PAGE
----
Classroom Design Top Tips

Classroom Design Top Tips

When researching modern classroom design there are so many options but then I saw a picture that stopped me in my tracks: It was the classroom of Michigan high school English teacher Rebecca Malmquist. It looked like a living room! A place you might call home, somewhere to curl up and read a book, take a nap, or have a really good conversation. And yet it was a classroom.

Whilst this isn’t the norm especially in the UK it did rip up the rule book when it comes to classroom design. It is just an example of a flexible space, student centered modern design that is starting to take off. More and more schools are breaking away from the traditional classroom layout and opting for a learning space that is more conducive to 21st century learning.

Whilst you may be thinking that there is no way this could work in your school, the good news is the principles of the student focused learning environment can still be applied with limited space and budget.

Learning is a vital element of living. And knowledge, they say, is power. For the formal education system, the classroom is an important infrastructure that has had to undergo some radical changes. The way a classroom is designed is an important factor that directly influences the level of productivity in terms of learning and teaching. How relaxed are the students? What is the level of distraction? How accessible are the learning tools? The classroom design will determine these variables.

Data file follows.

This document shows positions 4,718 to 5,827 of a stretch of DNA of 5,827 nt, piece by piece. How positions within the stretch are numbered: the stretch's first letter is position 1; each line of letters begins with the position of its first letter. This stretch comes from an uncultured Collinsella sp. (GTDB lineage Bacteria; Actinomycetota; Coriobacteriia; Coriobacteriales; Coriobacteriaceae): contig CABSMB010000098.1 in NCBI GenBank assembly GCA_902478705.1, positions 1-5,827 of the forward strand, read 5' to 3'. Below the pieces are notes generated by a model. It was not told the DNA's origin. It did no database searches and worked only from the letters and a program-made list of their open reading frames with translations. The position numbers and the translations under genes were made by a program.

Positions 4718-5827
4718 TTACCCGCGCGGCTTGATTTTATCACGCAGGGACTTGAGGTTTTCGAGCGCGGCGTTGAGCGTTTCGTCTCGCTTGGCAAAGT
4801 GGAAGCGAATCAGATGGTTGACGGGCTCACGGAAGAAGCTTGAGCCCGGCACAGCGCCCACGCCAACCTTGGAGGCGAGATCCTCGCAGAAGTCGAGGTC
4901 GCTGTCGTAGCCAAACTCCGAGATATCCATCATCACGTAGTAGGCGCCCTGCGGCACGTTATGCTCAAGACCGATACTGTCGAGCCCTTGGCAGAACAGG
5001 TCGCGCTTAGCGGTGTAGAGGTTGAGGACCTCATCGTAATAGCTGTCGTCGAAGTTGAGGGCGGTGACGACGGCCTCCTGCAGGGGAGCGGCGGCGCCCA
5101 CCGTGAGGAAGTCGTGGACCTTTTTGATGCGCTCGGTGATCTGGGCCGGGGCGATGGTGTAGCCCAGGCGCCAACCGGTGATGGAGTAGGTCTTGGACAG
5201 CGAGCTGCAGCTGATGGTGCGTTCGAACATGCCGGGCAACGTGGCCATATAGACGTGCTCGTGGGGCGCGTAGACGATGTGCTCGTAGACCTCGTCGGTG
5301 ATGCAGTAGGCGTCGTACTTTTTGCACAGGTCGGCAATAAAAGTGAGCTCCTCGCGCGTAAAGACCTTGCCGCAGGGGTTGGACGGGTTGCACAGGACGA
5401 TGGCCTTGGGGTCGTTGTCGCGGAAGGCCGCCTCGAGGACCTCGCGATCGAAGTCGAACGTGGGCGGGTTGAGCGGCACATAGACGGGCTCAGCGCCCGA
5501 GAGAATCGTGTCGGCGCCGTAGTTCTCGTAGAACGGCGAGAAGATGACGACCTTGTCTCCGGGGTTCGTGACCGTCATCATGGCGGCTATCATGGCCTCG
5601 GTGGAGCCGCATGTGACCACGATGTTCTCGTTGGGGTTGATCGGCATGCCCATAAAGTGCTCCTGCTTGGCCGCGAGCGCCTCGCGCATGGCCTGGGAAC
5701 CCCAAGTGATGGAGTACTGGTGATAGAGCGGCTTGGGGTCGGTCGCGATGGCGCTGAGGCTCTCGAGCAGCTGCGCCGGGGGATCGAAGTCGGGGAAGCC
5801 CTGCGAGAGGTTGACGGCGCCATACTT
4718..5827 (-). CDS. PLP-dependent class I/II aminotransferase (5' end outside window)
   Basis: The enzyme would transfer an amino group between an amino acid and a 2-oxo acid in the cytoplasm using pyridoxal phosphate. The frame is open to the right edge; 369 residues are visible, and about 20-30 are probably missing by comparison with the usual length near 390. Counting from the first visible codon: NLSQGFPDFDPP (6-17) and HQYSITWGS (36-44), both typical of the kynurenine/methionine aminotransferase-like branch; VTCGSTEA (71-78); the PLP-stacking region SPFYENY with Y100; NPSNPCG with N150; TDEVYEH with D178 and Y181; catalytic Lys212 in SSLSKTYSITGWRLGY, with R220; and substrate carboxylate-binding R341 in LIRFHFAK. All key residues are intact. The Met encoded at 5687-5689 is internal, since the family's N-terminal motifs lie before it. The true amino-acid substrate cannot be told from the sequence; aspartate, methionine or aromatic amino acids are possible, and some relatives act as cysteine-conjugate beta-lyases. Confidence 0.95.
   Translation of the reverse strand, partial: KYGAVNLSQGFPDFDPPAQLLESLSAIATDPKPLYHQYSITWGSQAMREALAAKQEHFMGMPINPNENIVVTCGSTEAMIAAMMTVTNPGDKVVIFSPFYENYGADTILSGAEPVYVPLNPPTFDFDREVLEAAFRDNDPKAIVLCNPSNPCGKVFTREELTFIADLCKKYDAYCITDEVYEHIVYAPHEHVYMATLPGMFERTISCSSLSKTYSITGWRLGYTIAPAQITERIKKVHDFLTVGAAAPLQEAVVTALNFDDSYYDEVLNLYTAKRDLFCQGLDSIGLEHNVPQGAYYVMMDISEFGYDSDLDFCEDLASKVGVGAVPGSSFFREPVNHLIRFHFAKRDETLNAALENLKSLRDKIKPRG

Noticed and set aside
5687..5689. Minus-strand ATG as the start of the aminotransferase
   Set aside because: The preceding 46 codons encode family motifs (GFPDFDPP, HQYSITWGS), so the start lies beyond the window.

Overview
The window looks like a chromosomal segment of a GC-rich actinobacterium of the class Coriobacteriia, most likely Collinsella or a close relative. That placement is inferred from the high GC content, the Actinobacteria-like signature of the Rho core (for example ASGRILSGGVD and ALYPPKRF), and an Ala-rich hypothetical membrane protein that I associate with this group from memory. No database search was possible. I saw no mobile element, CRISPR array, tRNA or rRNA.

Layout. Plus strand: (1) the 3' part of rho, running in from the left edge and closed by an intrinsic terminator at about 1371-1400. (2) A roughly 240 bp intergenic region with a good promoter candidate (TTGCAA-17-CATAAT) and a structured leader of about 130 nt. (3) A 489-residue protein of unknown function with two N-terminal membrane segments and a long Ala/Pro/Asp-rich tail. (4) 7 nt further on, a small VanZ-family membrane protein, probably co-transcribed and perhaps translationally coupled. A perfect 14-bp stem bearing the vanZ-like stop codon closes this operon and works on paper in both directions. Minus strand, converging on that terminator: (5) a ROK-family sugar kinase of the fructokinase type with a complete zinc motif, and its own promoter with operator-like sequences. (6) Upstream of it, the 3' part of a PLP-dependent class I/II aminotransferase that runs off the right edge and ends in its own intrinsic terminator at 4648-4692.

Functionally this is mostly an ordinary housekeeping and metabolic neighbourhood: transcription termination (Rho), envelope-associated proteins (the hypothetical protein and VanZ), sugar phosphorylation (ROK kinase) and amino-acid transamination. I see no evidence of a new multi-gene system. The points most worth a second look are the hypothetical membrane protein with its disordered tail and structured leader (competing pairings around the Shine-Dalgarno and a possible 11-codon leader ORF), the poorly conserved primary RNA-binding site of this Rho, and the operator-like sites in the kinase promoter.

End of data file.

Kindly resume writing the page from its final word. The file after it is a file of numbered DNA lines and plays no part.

There are numerous tips and options to consider when designing a modern classroom. This article will take you through some top tips :


Talk to your students.

Your students are your best source of information as to what helps and hinders their learning in the classroom. Have your students audit their environment to help you see it from their perspective. This helps to engage the students so the feel included in their learning journey.

It is suggested that this is something that is done regularly throughout the year.



It is perfectly natural to accumulate ‘stuff’ over time, however there is likely to be many things that are unnecessary in the classroom that may be more of a distraction that assistance to learning.

When a human being enters a space they have to visually process their environment, many classrooms have so much visual information spread around the walls that by the time the students are ready to sit and learn they are visually exhausted!

Having less clutter allows students to be able to focus!


Conducive and Spacious.

One major point to consider is the number of students that would occupy the classroom. This is helpful to determine how spacious the classroom would be. Spacing is a fundamental consideration in the current climate and helps to keep the class organised, and teachers can properly supervise every part of the class. There should be windows wide enough to allow natural light and ventilation. When there is enough ventilation in the classroom, students are under a conducive and well-aerated learning environment. Enough oxygen in circulation, also helps the brain to function properly and aid learning.